Schemas and Scripts – False Memory and Drug Addiction Treatment

There are schemas and scripts when it comes to memory. A schema is an organized, structured set of information about a concept, theme, or person. Schemas involve categorization of any type of information in the world (ex: hospital, patients, nurses, etc.). Scripts are schemas for an event in the world. For example a restaurant script involves everything you do when you go to eat at a restaurant (e.g., sitting down, ordering drinks, ordering food, paying the bill, etc.). Within Scripts there are inferences which involves Top Down Processing and allows people to fill in the gaps where there might be blank spots. This often happens when people black out from drinking alcohol. In addiction treatment, and in therapy in addiction treatment, sometimes addicts and alcoholics struggle to reconstruct their memories. Often times addicts and alcoholics will fill in gaps in their schemas with inferences. The problem is that this often results in false memories. In the extreme cases of inferences, people can create their own false memories of abuse that did not occur.

Elizabeth Loftus at the University of California Irvine is one of the top researchers in false memories and eyewitness testimony.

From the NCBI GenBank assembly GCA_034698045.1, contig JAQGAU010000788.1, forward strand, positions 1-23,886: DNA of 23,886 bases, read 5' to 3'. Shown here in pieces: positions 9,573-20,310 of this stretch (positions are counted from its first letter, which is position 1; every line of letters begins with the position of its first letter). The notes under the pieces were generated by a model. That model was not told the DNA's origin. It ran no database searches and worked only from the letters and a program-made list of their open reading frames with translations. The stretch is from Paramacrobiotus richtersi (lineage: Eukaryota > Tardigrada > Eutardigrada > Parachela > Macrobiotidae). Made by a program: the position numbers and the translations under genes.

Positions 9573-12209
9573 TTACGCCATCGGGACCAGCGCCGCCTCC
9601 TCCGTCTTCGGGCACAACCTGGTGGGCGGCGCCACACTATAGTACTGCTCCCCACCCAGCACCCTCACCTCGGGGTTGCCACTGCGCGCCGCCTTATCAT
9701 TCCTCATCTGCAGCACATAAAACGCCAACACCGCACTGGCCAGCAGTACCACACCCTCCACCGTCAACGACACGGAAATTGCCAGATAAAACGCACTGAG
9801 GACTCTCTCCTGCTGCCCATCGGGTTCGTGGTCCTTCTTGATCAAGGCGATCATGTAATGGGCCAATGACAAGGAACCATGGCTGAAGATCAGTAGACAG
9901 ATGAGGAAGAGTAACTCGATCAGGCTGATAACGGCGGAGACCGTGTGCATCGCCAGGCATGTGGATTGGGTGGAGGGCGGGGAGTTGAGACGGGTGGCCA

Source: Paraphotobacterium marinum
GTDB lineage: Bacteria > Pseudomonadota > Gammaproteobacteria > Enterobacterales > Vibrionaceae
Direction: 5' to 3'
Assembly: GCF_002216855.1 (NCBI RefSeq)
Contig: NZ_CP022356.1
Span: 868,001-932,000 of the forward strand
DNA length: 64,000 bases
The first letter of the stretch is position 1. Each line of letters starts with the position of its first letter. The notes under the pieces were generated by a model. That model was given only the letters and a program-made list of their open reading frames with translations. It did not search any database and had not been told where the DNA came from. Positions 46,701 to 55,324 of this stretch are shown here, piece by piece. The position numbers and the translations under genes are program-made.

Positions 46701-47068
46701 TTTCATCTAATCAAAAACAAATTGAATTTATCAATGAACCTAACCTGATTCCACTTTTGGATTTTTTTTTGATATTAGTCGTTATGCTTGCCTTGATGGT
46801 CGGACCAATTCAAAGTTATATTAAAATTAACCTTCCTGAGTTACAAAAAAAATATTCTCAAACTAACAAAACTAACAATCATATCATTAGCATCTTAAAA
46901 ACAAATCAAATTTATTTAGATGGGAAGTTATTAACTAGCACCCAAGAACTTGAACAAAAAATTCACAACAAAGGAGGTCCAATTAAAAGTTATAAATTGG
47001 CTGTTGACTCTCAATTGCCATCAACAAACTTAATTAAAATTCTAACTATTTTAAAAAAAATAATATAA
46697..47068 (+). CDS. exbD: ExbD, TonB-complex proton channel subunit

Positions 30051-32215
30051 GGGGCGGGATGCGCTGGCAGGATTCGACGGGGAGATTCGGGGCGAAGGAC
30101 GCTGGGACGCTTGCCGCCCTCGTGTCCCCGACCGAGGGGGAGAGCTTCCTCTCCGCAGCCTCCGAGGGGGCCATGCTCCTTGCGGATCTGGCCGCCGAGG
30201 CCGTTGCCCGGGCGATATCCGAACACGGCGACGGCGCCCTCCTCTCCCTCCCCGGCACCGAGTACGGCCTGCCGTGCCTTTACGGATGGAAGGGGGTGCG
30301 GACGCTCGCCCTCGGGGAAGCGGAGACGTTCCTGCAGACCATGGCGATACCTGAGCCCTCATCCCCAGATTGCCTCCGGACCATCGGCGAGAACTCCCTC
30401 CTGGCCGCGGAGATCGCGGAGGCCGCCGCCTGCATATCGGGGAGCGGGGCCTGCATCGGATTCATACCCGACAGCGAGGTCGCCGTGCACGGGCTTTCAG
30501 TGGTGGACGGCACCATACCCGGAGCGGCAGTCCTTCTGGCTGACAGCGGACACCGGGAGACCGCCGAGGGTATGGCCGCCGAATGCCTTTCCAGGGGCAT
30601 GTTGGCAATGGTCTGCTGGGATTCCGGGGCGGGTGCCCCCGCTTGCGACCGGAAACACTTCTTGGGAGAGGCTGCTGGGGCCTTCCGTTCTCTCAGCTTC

Recently a 60 Minutes story talked about the prevalence of false memory and how false memory eyewitness testimony has resulted in many eyewitnesses falsely incriminating innocent people. According to research there are several factors involved in the overconfidence of eyewitness testimony.
1. The more you know the more you think you know. The more an eyewitness is exposed to information from an event, the more they think they know what happened.
2. Post-identification reinforcement happens when other people tell you you are right. For instance a therapist who likes to validate everything their client’s say might reinforce a false memory.
3. Repeated questioning of the eyewitness reinforces their story. Simply put, when you are forced to relive a shaky memory over and over again, your confidence in the false memory gains strength. This can happen with drug addicts and alcoholics who deny the amount of drugs and alcohol they have used and do it over and over again, till they believe their own false memories about how bad it actually was for them. They may minimize their stories to the point where the truth of those memories fades into the background.
The new research in false memories is key to addiction treatment, because people’s memories when they get in to treatment are often shaky at best. Every clinician who works with a client must be vigilant at validating their client’s stories with secondary sources and be slow to reinforce denial and minimization.
NTS Staff

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